A: That’s a good question. Here are some parameters: The missionaries would sit down with a man whom they had met and ask, “Tell us about your wife. May we meet with both of you together?” He would say, “No, she belongs to another Church. She’s not interested.” The missionaries would say, “Well, we must have her permission before you can become a member of our Church.” He would say, “What? You must have my wife’s permission? I’m a man.” We would then explain that the policy was the same for both husbands and wives—one spouse must have the consent of the other before they could be baptized. Our goal was to unify families, not divide them.
Another situation has to do with the baptizing of children. Our missionaries were asked to obtain permission from both the mother and father before a child could be baptized. Several churches, and I think even some missionaries in years past, haven’t been that careful, but we were.
Our numbers of Muslim converts also increased during the time we were in Ghana. My first counselor in the mission presidency, Mahmud Labinjo, is a convert from Islam. A finer man couldn’t be found.
Teaching and baptizing our Muslim brothers and sisters is a sensitive issue—one that we took very seriously. Our missionaries were required to obtain my permission before teaching anyone of the Muslim faith—out of respect for them, their families, and their faith. Again, we were there to bless families, not divide them—even if doing so would bring us more members.
Another example of the caution we exercised in monitoring the growth of the Church in Ghana has to do with the Church’s policy regarding those who are living in polygamous families. Polygamy is legal in Ghana and is still practiced by many. Like the policy regarding the teaching and baptizing of our Muslim friends, missionaries were required to obtain the mission president’s permission before teaching those who had ever had been a part of a polygamous family. First Presidency approval was even required in some cases. Husbands and wives who were currently living in a polygamous relationship couldn’t be baptized and the same was true for children living in the home.
Q: So it’s not just personal reasons of why you needed to be careful, but also political reasons.
A: Political reasons are a factor, but familial and eternal reason and revelation have a higher priority. I have always appreciated what President Packer regularly taught priesthood leaders about the relationship between following the handbook and seeking revelation: “But notwithstanding those things which are written, it always has been given to the elders of my church . . . to conduct all meetings [and make all decisions] as they are directed by the Holy Spirit” (D&C 46:2). Following the direction of those with priesthood keys and discerning revelation are both vital in making such decisions.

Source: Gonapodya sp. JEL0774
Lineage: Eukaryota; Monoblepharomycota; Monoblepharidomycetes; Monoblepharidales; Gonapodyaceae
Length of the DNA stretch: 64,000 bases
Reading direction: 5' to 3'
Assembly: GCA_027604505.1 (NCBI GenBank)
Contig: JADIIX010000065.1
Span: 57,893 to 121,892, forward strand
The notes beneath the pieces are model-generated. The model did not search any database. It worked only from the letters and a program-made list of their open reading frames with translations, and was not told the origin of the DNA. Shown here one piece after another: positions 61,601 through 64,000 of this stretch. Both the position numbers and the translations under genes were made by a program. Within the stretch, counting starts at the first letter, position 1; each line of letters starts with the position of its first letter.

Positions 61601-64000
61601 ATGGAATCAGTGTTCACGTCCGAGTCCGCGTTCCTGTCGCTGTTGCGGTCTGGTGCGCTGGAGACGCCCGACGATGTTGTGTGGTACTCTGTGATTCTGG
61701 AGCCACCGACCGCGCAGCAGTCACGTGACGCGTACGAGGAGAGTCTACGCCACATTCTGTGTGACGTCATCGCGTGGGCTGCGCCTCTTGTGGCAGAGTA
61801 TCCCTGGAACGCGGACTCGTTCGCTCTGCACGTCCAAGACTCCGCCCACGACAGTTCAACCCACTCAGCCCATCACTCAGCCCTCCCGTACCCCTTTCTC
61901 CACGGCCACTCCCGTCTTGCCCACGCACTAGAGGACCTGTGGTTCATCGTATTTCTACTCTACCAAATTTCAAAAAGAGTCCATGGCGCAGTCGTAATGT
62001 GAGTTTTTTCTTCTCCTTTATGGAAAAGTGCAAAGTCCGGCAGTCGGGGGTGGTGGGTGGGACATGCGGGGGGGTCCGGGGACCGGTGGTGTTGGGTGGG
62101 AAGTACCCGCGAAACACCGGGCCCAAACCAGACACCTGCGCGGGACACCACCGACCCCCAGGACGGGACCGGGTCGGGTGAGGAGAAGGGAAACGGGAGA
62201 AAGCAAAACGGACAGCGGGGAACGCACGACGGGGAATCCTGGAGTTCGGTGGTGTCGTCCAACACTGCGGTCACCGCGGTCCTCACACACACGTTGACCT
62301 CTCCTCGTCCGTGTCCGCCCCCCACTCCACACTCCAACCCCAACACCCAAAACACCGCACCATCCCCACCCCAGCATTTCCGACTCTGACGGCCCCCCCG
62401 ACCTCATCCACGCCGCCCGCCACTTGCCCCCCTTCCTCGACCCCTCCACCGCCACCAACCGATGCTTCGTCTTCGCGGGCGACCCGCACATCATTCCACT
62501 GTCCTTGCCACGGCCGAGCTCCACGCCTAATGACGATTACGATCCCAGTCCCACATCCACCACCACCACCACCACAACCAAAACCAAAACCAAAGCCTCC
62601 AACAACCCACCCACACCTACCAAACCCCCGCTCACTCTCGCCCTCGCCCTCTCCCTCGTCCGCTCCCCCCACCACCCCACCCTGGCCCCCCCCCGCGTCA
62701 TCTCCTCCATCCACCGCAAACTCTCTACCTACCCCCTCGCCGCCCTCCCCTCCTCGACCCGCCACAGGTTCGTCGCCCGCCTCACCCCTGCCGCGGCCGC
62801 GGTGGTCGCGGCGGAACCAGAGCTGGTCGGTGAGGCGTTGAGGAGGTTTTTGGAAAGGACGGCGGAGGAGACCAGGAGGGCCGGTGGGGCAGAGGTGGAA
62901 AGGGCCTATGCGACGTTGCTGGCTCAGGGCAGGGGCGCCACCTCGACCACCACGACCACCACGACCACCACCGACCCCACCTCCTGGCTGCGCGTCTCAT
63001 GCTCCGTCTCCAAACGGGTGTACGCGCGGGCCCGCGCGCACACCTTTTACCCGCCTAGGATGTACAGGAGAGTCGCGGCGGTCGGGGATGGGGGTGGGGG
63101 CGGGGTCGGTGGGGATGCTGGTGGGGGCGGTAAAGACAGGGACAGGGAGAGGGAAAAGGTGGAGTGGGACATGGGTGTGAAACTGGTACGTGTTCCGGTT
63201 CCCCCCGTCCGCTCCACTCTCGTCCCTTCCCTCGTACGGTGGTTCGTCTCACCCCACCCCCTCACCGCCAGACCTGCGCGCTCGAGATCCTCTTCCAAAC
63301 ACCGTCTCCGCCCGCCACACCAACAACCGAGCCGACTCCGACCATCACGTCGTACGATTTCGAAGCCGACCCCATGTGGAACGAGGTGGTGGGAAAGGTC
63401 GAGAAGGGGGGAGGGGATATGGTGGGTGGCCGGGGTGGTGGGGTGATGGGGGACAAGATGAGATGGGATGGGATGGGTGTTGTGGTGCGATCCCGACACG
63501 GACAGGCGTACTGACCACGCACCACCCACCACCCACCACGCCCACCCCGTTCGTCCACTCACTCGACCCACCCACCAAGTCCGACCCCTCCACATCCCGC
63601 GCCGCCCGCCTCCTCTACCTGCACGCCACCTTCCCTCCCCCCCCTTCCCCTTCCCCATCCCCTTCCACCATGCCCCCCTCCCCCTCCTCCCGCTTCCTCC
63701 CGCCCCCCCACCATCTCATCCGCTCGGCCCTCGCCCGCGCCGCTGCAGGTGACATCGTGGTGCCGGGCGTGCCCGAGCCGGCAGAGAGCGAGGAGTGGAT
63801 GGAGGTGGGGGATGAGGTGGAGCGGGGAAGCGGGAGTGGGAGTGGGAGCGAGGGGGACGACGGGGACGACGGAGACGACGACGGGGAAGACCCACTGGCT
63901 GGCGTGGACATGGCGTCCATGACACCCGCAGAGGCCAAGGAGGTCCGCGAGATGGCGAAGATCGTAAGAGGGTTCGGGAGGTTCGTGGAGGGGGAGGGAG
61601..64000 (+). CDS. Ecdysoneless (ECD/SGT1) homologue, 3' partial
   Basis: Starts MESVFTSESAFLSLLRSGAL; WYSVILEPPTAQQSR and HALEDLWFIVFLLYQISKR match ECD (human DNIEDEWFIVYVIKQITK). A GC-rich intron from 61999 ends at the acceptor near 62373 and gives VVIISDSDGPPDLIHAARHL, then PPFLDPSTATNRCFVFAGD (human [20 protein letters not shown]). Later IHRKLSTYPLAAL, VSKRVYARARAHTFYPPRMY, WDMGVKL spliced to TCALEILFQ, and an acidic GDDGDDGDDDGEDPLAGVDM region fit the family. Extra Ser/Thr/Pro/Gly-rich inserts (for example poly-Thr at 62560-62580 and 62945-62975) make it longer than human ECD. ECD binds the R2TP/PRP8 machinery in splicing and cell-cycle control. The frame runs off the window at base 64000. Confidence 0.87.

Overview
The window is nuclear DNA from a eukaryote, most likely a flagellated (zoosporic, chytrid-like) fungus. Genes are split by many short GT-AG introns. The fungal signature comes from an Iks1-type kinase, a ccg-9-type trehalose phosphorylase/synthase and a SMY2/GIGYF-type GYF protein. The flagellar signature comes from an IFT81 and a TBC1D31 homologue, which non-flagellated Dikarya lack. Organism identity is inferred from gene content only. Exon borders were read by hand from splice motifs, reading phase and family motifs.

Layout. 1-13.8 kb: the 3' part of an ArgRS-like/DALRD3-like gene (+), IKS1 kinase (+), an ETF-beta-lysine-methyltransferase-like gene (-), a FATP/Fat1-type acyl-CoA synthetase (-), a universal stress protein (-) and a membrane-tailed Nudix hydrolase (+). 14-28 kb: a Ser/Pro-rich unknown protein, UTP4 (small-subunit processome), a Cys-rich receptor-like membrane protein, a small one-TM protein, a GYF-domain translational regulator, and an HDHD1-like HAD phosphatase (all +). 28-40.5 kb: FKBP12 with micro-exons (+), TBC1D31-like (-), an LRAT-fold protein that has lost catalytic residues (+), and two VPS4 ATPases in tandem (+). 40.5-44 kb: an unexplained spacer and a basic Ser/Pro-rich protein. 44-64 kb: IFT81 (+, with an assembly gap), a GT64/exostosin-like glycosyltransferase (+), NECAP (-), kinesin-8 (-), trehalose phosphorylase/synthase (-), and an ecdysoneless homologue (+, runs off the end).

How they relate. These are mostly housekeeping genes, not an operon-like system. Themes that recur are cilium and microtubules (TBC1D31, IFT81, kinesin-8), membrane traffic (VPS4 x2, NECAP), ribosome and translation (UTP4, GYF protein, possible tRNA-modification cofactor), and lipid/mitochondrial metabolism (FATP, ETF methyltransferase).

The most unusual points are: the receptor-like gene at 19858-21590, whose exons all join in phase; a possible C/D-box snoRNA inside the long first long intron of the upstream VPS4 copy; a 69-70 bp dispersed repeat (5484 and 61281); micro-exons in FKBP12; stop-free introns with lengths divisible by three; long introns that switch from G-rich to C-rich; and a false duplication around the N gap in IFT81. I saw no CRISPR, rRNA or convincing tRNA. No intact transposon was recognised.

All of the policies I have briefly mentioned are for the protection and blessing of the people. Before making any decision regarding who could be taught and baptized, or who couldn’t, mission presidents attempt to discern the Lord’s will—for the individual, the family, and the Church where they preside. Handbooks are vital, but revelation is the real key.
We want the Church to grow as it should, and it’s growing rapidly in the way the Lord and his servants would have it grow. There were times in Ghana where I felt like I was just barely hanging on—the work was moving so rapidly. Have you ever been trying to get into a moving vehicle while it is accelerating? That is what it is like being a mission president in Ghana.
Q: The Mabeys explained how, as missionaries, they were converting congregations rather than just person by person.
A: That was true in their day, but we approached the conversion process “one by one.” I remember being approached by the leaders of a large orphanage who wanted to be baptized along with all of the children in their care. We explained to them that we would need to teach the children one by one, getting to know them individually and attempting to find their parents or family if guardianship hadn’t been established. They declined. Again, it’s personal conversion to the Savior we are hoping for, not large numbers.
In our mission we didn’t baptize congregations like others before us, but congregations were created quickly. There were little groups that would start with a nucleus of six or ten, and they would grow and become branch’s rapidly. It was typical for a group to start with six to ten people and be eighty to one hundred in a year’s time. It was all so miraculous. The members of these new groups and branches were full of enthusiasm and light, and they were often lead by a returned missionary or someone who had been a pioneer in the Church. The group leader or branch president would be a loving mentor, and his wife would be as strong as he was. It was joy to watch and to be a part. We are starting to see a new generation of returned missionaries who are becoming the leaders of the Church in Ghana. The training and experience they gained as missionaries is going to take the Church forward in ways we can’t even imagine.